Surgery

The patient was admitted to surgery on July 22, 2014. Intraoperatively, significant nodular cirrhosis was noted and a hard tumor with a diameter of about 11 cm was palpable in the left hepatic lobe. It invaded the liver capsule and gallbladder bed. No lymphadenopathy or ascites was found. No tumor implantation or distant metastases were found in the omentum or pelvic cavity. The patient underwent left hepatic lobe resection and cholecystectomy.

Pathological findings

Histopathologic examination showed a nonencapsulated, moderately or poorly differentiated adenocarcinoma. The tumor cells were arranged in duct-like structures against a background of broad desmoplastic stroma (Fig. 2a). The tumor cells were cuboidal to columnar in shape with round and medium-sized nuclei, prominent nucleoli, frequent mitotic activity, and a moderate amount of eosinophilic cytoplasm. Some tumor cells appeared undifferentiated with stem cell-like features (Fig. 2b), with no definite histological features of hepatocytes and cholangiocytes. Massive coagulative tumor necrosis involved approximately 40 % of the tumor volume. Extensive sampling of the tumor failed to demonstrate histologic evidence of hepatoid differentiation. No histologic features of yolk-sac tumor were recognized. The background liver showed chronic hepatitis B (Fig. 3). Because the clinical impression and histopathologic findings were inconsistent, we conducted IHC studies with a panel of antibodies. The results showed that the tumor cells were strongly and diffusely positive for AFP, whereas the adjacent non-neoplastic hepatocytes and bile ducts were completely negative. The tumor cells were also strongly and diffusely positive for cytokeratins CK7 and CK19 with a luminal staining pattern. However, the tumor cells were completely negative for hepatocyte antigen, Glypican-3, CK20, and CDX-2. The antibodies to liver stem cells/progenitor cells, including KIT (CD117), CD34, CD56, cytokeratin CK14 and P63, were used to explore the possibility of stem cell origin. Immunostaining of P63 and CK14 was positive in small cells within the “stem cell-like” zone (Fig. 4). These IHC findings strongly supported the diagnosis of ICC with aberrant expression of AFP.
Figure 2
Fig. 2

Histology of cholangiocarcinoma with stem cell features. a Cholangiocarcinoma composed of duct-like structures lined by cuboidal or columnar cells with high pleomorphism, surrounded by dense stromal reaction. H&E 200×. b Focal tumor cells showed stem cell-like liver cancer features. H&E 200×

Figure 3
Fig. 3

Histology of non-tumor parenchyma showing chronic hepatitis B. H&E 100×

Figure 4
Fig. 4

High-power photomicrograph showing immunoreactivity of cholangiocarcinoma. Focal tumor cells positive for two liver stem-cell markers, P63 (a) and CK14 (b). H&E 400×

Chemotherapy and antiviral therapy

At postoperative weeks 1, 5 and 8, the patient’s AFP level declined to 628.4 ng/mL, 43 ng/mL and 15.7 ng/mL, respectively (normal level: 0 ng/mL −20 ng/mL). From August 30, 2014 to November 10, 2014, the patient received gemcitabine (1800 mg on days 1 and 8) plus oxaliplatin (200 mg on day 1) every 3 weeks for four cycles. The patient tolerated chemotherapy very well with mild gastrointestinal and hematological toxicities. One week before chemotherapy, he started taking entecavir dispersible tablet (0.5 mg po qn), continued during chemotherapy and for 6 months after chemotherapy. The patient was followed up in the outpatient department. The latest follow-up on March 25, 2016, showed no evidence of recurrence. His AFP level was 12.1 ng/mL (normal level: 0 ng/mL −20 ng/mL) and HBV DNA declined to normal level (<20 IU/mL).

Conclusions

This case report involves a patient diagnosed with HBV-associated ICC and high serum AFP level. Generally speaking, HBV infection is regarded as one of the major causes of HCC. AFP is regarded as a tumor marker of HCC. Compared with HCC, ICC presents a more dismal course, mainly due to frequent lymphatic involvement, periductal invasion, poorly encapsulated tumors, or difficult early diagnosis [7]. CA19-9 is regarded as a tumor marker of ICC. However, recent evidence suggested a possible etiological role for HBV infection in ICC, especially in HBV-endemic areas [6, 8, 9]. HBV-associated ICC and ICC without HBV infection manifest significant differences in clinicopathology and prognosis. Patients with HBV-associated ICC are younger, more likely to have elevated serum AFP levels and lower abnormal serum CA19-9 levels. Morphologically, HBV-associated ICC is more likely to be mass-forming rather than intraductal/periductal type. Pathologically, lymphatic involvement is lower and tumor differentiation is poorer in HBV-associated ICC, with a higher prevalence of capsule formation and liver cirrhosis [8]. Therefore, HBV-associated ICC shows a more favorable prognosis compared with ICC without HBV infection. The 1-, 3- and 5-year overall survival (OS) in ICC patients were 42, 18 and 15 % in the HBV-positive group and 24, 12 and 0 % in the HBV-negative group, respectively (P = 0.005) [8]. Further, HBV-associated ICC shares many clinicopathological similarities with HBV-associated HCC, such as nearly identical age and sex distribution profiles. This finding suggests that HBV-associated ICC and HCC may involve common carcinogenic processes and originate from hepatic stem cells that undergo malignant transformation [7, 10].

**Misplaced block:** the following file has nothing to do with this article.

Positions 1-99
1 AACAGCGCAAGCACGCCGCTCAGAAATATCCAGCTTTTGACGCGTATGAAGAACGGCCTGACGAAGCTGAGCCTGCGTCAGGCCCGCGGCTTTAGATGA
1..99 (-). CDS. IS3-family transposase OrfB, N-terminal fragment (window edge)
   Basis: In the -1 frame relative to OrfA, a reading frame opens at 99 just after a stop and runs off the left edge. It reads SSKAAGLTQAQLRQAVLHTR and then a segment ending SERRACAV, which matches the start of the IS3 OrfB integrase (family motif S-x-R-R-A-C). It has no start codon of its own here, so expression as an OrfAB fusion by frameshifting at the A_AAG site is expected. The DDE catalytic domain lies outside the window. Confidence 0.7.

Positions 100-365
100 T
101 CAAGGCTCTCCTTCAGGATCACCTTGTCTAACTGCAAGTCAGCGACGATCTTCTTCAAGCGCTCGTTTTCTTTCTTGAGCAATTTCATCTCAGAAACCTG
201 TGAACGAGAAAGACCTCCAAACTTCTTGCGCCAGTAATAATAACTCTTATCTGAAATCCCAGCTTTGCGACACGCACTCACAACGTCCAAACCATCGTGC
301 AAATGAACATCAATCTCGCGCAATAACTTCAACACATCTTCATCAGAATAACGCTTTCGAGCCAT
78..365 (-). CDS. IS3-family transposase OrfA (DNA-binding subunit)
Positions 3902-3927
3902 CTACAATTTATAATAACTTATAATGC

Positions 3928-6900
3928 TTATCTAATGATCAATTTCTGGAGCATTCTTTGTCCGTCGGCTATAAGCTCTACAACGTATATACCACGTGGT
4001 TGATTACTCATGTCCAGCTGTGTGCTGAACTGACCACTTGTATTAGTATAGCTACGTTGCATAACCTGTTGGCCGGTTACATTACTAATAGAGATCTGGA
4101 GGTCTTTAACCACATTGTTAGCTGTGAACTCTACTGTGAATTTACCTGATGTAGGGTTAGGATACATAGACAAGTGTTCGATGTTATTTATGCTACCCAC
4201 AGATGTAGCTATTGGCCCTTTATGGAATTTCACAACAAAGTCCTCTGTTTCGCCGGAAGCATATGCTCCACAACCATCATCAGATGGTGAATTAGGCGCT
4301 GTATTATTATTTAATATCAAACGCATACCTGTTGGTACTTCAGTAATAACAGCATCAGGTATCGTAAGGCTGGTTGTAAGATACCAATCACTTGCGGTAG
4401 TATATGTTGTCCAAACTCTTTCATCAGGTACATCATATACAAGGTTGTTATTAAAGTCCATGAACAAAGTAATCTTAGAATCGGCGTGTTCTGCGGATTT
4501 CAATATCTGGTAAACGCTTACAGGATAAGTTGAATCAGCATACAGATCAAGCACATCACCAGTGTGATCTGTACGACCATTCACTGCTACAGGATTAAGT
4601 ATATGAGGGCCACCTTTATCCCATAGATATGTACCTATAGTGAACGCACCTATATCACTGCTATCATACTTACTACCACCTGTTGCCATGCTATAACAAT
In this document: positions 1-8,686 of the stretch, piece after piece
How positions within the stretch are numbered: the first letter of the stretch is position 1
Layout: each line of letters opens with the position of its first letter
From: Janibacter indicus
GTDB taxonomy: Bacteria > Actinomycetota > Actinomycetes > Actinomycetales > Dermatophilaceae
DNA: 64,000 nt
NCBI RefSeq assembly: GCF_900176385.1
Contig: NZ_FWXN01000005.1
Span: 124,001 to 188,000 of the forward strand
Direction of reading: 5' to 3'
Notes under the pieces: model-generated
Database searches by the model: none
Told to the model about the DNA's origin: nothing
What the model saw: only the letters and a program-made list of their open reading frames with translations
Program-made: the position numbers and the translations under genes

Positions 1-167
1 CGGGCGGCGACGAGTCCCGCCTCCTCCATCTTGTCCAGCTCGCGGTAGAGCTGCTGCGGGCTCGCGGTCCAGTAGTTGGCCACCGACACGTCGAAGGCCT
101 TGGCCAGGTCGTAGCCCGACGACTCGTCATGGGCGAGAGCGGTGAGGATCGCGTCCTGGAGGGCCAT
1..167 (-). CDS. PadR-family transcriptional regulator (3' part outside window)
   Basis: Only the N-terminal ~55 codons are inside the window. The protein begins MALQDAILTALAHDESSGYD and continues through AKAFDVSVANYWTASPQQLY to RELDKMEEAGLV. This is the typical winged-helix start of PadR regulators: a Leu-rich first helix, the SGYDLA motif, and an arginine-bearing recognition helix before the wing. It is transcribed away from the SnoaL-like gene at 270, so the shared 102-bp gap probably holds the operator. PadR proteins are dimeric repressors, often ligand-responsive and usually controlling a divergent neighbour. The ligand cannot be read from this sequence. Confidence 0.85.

Adult hepatic stem cells are hepatic oval cells, which potentially differentiate into hepatic and hepatobiliary cells, and AFP is an important marker in hepatic stem cells. A study conducted by the liver cancer study group of Japan showed that 4.9 % (10/205) of all ICC patients had a serum AFP level more than 1000 ng/mL, 1 % (2/205) higher than 10,000 ng/mL, and only 0.5 % (1/205) of the ICC patients had a serum AFP level greater than 100,000 ng/mL [1]. In our case, the patient’s serum AFP level was markedly elevated to 12,310 ng/mL and the tumor cells in the liver were strongly and diffusely positive for AFP. IHC revealed uniform expression of CK7 and CK19 but was negative for hepatocyte antigen and Glypican-3 in tumor cells, which argues against the pathological diagnosis of HCC or combined HCC and cholangiocarcinoma. The tumor was finally diagnosed as an ICC with aberrant expression of AFP. Meanwhile, the cancer cells with stem cell-like features were focally positive for hepatic stem cell markers (P63 and CK14), suggesting origin from hepatic stem cells.